China: Harassment of the Dagongzhe Centre Continues

In November 2007, an activist and former migrant worker from the Dagongzhe Labour Centre, was brutally assaulted and left in critical condition after repeatedly being stabbed ([see previous OnLine->art2708). The ITUC expressed its concern for Mr. Huang as well as its concern over a number of violent attacks on civil society organisations promoting the Labour Contract law to migrant workers in Guangdong province and other regions in China.

The ITUC has been following the situation of Mr. Huang and the Dagongzhe Centre ever since. The reaction of the All China Federation of Trade Unions and the measures taken by the Shenzhen government, such as the prosecuting of the suspected offenders, were reassuring signs at the time.

Unfortunately, according to the information received by the ITUC, harassment of the Dagongzhe Centre has not ceased in the last three years. On top of this, the last update on the situation of Mr. Huang and the Dagongzhe Centre raises questions as to the full application of the law.

In a letter sent to XU Qin, mayor of the Shenzhen Muncipality, the ITUC urges the authorities to ensure that the legal provisions of the relevant legislation are strictly followed, and that the punishment is strictly enforced in the case against Mr. Huang’s aggressors.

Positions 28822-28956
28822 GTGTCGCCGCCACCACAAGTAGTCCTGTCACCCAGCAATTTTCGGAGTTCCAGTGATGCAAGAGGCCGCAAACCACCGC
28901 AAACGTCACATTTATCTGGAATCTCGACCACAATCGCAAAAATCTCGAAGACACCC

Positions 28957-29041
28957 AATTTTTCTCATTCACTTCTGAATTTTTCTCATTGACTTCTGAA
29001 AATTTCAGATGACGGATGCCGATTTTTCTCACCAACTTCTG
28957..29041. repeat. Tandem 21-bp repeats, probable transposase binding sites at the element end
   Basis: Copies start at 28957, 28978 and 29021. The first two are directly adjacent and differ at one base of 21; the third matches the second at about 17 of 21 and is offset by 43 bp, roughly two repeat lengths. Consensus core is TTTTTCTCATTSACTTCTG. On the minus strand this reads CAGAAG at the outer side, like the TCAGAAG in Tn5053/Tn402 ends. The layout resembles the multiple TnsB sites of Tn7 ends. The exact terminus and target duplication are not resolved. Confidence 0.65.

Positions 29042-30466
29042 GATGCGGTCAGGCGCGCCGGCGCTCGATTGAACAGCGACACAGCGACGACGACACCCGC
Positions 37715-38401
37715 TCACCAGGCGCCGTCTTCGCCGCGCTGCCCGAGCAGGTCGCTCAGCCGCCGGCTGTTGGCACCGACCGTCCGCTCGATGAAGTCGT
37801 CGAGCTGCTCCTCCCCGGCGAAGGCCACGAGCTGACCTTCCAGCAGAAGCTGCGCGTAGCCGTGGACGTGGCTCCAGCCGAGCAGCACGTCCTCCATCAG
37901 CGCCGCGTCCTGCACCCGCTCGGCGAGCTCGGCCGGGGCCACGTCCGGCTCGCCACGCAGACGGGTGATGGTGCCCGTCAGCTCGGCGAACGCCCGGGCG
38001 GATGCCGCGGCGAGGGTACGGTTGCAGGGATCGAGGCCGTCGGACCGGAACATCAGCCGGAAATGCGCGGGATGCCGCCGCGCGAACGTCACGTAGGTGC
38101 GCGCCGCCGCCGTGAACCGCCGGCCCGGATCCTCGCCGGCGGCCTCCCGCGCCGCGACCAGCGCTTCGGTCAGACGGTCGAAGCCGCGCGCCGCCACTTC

“We know that the Dagongzhe Centre staff is still being harassed by unidentified persons since the assault took place,” said Sharan Burrow, ITUC general secretary. “They are under unacceptable pressure. The authorities must take responsibility and all necessary measures to rectify these problems and ensure protection of civil society groups,” she added.

The ITUC, once again, would like to highlight the need for the Chinese government to respect the right of workers to form and join free and independent trade unions, to recognise the important role of civil society groups and the importance of the respect of the core labour standards.

For more information, please contact the ITUC Press Department on: +32 2 224 0204 or +32 476 621 018.